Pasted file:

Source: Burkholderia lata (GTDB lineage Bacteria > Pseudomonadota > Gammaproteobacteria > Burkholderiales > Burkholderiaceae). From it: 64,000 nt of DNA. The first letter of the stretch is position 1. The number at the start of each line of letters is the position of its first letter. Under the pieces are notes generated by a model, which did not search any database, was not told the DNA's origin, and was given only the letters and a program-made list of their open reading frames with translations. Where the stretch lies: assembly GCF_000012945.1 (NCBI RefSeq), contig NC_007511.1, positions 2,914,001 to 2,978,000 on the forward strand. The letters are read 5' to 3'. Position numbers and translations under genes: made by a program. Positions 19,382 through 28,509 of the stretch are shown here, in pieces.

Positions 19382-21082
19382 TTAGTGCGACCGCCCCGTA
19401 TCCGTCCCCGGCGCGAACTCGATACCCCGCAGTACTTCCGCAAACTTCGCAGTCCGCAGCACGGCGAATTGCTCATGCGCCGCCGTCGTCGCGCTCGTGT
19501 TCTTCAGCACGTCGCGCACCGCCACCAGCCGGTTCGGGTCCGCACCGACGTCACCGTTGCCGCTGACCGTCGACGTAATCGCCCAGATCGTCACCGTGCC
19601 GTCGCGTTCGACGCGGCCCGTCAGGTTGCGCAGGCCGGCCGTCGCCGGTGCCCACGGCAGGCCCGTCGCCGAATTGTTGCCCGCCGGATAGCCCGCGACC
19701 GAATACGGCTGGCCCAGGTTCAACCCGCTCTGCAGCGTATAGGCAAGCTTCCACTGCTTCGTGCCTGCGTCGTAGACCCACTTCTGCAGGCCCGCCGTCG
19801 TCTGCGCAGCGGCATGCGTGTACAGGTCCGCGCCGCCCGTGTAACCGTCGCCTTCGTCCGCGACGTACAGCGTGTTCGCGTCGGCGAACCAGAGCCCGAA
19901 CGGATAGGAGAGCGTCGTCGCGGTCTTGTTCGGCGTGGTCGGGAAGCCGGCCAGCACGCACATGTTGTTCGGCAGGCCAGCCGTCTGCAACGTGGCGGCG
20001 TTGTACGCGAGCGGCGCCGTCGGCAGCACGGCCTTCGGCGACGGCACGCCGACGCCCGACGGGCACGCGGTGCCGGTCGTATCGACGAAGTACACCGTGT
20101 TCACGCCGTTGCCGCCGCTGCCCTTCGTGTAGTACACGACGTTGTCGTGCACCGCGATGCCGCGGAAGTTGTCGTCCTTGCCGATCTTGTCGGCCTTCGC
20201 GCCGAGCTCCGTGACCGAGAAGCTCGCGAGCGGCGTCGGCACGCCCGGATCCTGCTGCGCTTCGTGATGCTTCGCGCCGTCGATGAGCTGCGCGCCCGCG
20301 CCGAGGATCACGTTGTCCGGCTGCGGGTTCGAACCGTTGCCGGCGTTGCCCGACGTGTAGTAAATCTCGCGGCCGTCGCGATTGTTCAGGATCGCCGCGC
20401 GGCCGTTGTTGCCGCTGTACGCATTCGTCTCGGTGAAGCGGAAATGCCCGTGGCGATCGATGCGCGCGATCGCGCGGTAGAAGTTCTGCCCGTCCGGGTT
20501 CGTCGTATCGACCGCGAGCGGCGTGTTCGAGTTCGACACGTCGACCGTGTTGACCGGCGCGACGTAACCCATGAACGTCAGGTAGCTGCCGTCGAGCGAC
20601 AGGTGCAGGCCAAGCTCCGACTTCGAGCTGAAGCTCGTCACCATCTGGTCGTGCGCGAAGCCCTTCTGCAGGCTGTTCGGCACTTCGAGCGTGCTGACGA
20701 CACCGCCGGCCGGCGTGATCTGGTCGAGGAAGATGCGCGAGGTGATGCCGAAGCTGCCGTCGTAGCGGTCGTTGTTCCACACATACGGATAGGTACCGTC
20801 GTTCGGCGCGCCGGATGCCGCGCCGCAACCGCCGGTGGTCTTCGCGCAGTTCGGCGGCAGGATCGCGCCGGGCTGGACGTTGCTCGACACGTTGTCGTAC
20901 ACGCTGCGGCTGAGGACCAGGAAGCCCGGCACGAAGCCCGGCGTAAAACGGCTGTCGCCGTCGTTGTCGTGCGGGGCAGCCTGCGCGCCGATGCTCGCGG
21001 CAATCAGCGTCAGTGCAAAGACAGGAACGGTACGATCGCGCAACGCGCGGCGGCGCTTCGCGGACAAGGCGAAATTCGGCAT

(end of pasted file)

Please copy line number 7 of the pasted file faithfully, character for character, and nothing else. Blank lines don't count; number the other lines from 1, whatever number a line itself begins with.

19701 GAATACGGCTGGCCCAGGTTCAACCCGCTCTGCAGCGTATAGGCAAGCTTCCACTGCTTCGTGCCTGCGTCGTAGACCCACTTCTGCAGGCCCGCCGTCG